Use of Preliminary ITS

475. Although ITS may provide preliminary broad aggregate data for more recent periods, some data required to complete BOP accounts may be missing. The BOP compiler may, with relative ease, be able to estimate missing components by taking into account the relationship between those components and various aggregates for past periods. For example, there may be a reliable relationship between exports of a particular agricultural commodity and the size of the harvest. If the latter is known, this relationship could be used, in the absence of data, to estimate exports. Another method of estimation would consist of assuming that trade in missing components has increased (or decreased) at the same rate as measured trade; the rate of increase (or decrease) would then be applied to the estimate for the previous period to obtain an estimate of the missing component for the current period.

476. Preliminary data may be subject to known biases, and the BOP compiler may adjust for these biases to reduce the size of subsequent revisions to data. In evaluating preliminary results from ITS, the compiler may find some anomalies. Less than complete data validation procedures may have been applied to preliminary ITS, and the BOP compiler may have data from other sources that cast some doubt on the validity of certain components of ITS.86 In these circumstances, the BOP compiler may have to obtain more reliable data from exporters and importers or even to estimate certain components.

Other Estimations Required

477. The compiler may have to adjust imports valued on a c.i.f. basis to an f.o.b. basis. Methods for doing so are discussed in Chapter 12, paragraphs 505–507. Other adjustments may be made by compilers to overcome coverage, timing, and valuation errors resulting from periodic examinations of trade data. For example, compilers could, by using supply and utilization analysis for selected commodities or periodic estimates obtained from customs officials, make adjustments for smuggling (undercoverage).87



478. Projections for exports of goods may be undertaken by using one of several methods or a combination of methods. In one method—supply and utilization analysis—volumes of opening and closing stocks, production, consumption, imports (if any), exports, and prices are projected separately. The price may consist of two elements: the projected world price (often quoted in U.S. dollars) and the projected conversion rate between the unit of account and a foreign currency. Market conditions may vary from country to country and from commodity to commodity. Some or all of the exportable production may have a guaranteed market, or a market may have to be found for surplus production; alternatively, surplus production may be placed in closing stock. Markets may be segmented—for example, some sugar exporters may have quotas in the European Union and the United States and sell remaining production on the world market—and each market has a separate price. A country’s production may affect the world price or a country may be a “price-taker.”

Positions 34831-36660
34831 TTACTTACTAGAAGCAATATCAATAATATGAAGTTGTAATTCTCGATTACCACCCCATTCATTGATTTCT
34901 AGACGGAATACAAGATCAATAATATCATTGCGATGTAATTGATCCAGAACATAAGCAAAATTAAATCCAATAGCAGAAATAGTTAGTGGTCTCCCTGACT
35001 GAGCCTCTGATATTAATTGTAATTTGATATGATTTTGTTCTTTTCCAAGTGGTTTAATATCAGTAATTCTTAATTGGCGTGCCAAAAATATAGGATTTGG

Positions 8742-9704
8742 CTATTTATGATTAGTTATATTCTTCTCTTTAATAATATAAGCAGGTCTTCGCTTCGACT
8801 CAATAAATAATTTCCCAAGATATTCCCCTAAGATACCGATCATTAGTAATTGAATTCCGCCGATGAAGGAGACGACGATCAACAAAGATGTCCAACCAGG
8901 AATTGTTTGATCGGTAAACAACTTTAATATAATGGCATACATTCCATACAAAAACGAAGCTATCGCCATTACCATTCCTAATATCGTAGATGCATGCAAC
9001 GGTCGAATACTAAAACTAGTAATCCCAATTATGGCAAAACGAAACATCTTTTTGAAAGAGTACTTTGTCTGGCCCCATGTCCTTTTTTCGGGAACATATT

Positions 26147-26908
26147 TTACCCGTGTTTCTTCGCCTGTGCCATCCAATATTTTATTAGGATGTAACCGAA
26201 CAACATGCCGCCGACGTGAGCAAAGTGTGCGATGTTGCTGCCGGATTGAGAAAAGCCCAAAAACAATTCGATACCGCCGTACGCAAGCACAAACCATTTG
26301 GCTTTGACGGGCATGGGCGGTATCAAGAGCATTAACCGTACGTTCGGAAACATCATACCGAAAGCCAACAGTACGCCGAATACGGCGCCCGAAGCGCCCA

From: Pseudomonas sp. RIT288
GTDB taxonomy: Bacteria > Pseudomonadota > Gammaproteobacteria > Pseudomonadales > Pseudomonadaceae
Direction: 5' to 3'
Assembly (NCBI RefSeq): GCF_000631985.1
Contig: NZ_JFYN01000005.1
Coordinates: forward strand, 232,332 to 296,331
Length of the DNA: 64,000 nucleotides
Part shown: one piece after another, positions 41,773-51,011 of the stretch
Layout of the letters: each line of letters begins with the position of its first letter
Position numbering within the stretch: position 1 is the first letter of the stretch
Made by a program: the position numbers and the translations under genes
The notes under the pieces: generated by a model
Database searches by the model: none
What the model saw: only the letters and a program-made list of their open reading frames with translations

479. Data on world prices may come from a number of sources. For example, International Financial Statistics and Primary Commodities: Market Development and Outlook, both published by the IMF, provide comprehensive information on world commodity prices. Data on projections of production and consumption may also come from many sources, including industrial organizations or marketing authorities. These organizations might also be good sources of information on market arrangements, known or likely orders, price information, etc. Because of the importance of these commodities, official projections of commodity production and exports are, in many countries, made on a commodity-by-commodity basis by other institutions. The compiler may use these projections but should allow for factors unknown at the time such projections were made and for any biases on the part of those making the projections.

480. Econometric equations may be used to project export volumes and prices. In such equations, identified historical relationships are used to project future activity. Projections of volume are often based on levels of economic activity in importing countries and on changes in relative prices. Production indexes, which are weighted according to the relative importance of the partners, of trading partner countries may be used as proxies for economic activity. To assess changes in relative prices, price indexes (such as wholesale prices) from trading partners may be used in conjunction with the comparable price index in the home country and with exchange rates. World Economic Outlook, which is published by the IMF in May and October of each year, is a particularly valuable source of information on projections of world economic activity. This information may be used as input for equations. Equations may range from simple to complex. Equation results should be used with an appropriate degree of judgement.

481. Another method for projecting exports is to measure export orders. Performed selectively, this approach is particularly useful for commodities with large order-to-delivery lags and for high value items, such as mobile equipment and defense goods. Exporters may be approached for details of orders.

482. The compiler may also use a simple projection that takes into account past historical trends to make projections.